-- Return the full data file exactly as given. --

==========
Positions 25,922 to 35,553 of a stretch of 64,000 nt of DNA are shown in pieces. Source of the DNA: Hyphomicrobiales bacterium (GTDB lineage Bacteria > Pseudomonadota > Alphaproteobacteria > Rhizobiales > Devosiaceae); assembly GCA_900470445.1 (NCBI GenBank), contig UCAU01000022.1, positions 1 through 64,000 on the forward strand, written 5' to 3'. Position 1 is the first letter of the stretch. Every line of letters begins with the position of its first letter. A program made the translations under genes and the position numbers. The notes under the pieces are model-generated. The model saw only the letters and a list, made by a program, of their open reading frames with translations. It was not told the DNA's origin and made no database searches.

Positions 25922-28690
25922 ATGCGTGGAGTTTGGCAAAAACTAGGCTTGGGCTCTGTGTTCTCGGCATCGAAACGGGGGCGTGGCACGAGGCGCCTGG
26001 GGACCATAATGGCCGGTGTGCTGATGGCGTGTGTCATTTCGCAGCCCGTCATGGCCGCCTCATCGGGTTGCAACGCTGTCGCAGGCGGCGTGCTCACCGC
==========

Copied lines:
Positions 25,922 to 35,553 of a stretch of 64,000 nt of DNA are shown in pieces. Source of the DNA: Hyphomicrobiales bacterium (GTDB lineage Bacteria > Pseudomonadota > Alphaproteobacteria > Rhizobiales > Devosiaceae); assembly GCA_900470445.1 (NCBI GenBank), contig UCAU01000022.1, positions 1 through 64,000 on the forward strand, written 5' to 3'. Position 1 is the first letter of the stretch. Every line of letters begins with the position of its first letter. A program made the translations under genes and the position numbers. The notes under the pieces are model-generated. The model saw only the letters and a list, made by a program, of their open reading frames with translations. It was not told the DNA's origin and made no database searches.

Positions 25922-28690
25922 ATGCGTGGAGTTTGGCAAAAACTAGGCTTGGGCTCTGTGTTCTCGGCATCGAAACGGGGGCGTGGCACGAGGCGCCTGG
26001 GGACCATAATGGCCGGTGTGCTGATGGCGTGTGTCATTTCGCAGCCCGTCATGGCCGCCTCATCGGGTTGCAACGCTGTCGCAGGCGGCGTGCTCACCGC